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From bar to bigs: Wilhelmsen lands spot in M’s bullpen

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I had the opportunity to do a story on Tom Wilhelmsen this spring as part of a seven-part series on players chasing their big-league dreams.

In case you’re still not familiar with his story, the 6-foot-6 pitcher quit the game in 2004 after being suspended for a second failed test for marijuana. He traveled the world and became a bartender, and generally gave up on his childhood dream.

But he eventually decided to get back into the sport, and spent last season in the Seattle Mariners system, topping out a mid-level Class-A ball.

Today the word came down: Seven years after quitting baseball, Wilhelmsen was going to the major leagues, landing a spot in the Mariners bullpen. The Mariners coaches admired the 27-year-old’s poise on the mound, and his 97-mph fastball didn’t hurt, either.

Geoff Baker has a nice story on Wilhelmsen’s big moment over at the Seattle Times, including an emotional interview with Wilhelmsen’s father, John.

“I’m so relieved as a father, because I didn’t want him to be 35 and saying, ‘I shoulda,’ ” his father said. “I didn’t want him to live his life like that. I wanted him to know for himself that, whatever happened, he gave it 100 percent. After that, whatever happens, happens.”

Wilhelmsen made it to the majors, but what about the other players I featured this spring? Let’s take a look:

Hunter and Lewis are, of course, established big leaguers who shared stories of their past struggles. Ackley is a rising star who was chosen No. 2 overall in the 2009 draft. Of the others, only Wilhelmsen is likely to stick in the majors this season, and his cause was aided by playing for a team in transition that entered spring with lots of bullpen questions.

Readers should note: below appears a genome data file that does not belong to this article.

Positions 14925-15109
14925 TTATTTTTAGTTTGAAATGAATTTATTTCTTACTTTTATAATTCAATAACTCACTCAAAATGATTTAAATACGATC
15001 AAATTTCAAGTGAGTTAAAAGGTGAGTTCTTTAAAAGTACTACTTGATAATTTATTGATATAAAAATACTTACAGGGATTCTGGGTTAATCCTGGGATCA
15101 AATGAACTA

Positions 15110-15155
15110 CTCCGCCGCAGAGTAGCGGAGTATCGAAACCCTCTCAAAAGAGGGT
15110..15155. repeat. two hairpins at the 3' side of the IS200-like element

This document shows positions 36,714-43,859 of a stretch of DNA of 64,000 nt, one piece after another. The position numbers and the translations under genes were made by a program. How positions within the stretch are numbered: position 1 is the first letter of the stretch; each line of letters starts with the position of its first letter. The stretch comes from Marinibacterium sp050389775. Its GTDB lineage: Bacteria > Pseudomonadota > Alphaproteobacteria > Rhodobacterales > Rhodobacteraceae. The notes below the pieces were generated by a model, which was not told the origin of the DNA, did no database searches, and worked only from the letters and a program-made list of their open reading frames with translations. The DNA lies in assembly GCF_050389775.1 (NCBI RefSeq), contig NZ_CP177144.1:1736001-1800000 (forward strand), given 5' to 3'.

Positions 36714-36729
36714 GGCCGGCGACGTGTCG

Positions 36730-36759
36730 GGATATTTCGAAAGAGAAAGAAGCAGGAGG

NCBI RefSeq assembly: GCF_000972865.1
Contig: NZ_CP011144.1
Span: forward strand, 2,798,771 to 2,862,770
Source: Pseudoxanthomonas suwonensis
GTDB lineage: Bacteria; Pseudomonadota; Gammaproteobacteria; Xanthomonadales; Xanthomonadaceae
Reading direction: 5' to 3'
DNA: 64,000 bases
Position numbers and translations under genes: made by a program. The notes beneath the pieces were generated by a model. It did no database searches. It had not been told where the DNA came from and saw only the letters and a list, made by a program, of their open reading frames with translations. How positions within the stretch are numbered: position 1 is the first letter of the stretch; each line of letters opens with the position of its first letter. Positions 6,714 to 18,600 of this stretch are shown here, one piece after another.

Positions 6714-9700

It all just illustrates how difficult it is to play this wonderful game.

You can follow Bob on Twitter, and get all your HBT updates here.

If Brett Anderson hits better this year, thank Josh Donaldson

Los Angeles Dodgers' Brett Anderson ducks away from a pitch from Cincinnati Reds starting pitcher David Holmberg on a bunt attempt during the fourth inning of a baseball game, Wednesday, Aug. 26, 2015, in Cincinnati. (AP Photo/John Minchillo)
Associated Press
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Or, at the very least, thank his bat.

Brett Anderson, who hit a meaty .085/.173/.106 last season, just got his first 2016 bat delivery, it seems. He posted a pic of the shiny lumber on Twitter a few minutes ago, with a message to his former teammate, the reigning AL MVP Josh Donaldson, whose “JD” initials signifying whose model number it is are plainly visible on the barrel:

 

If Anderson breaks out offensively this year — say, he pushes that OBP over .200 — I may reconsider my “DH in the National League now” argument and merely suggest that pitchers get better bats.

In other news, whose bat was Zack Greinke using last year? And did he leave any behind at Camelback Ranch? Might be worth looking.

Diamondbacks working on a deal with Tyler Clippard

at Citi Field on July 28, 2015 in Flushing neighborhood of the Queens borough of New York City.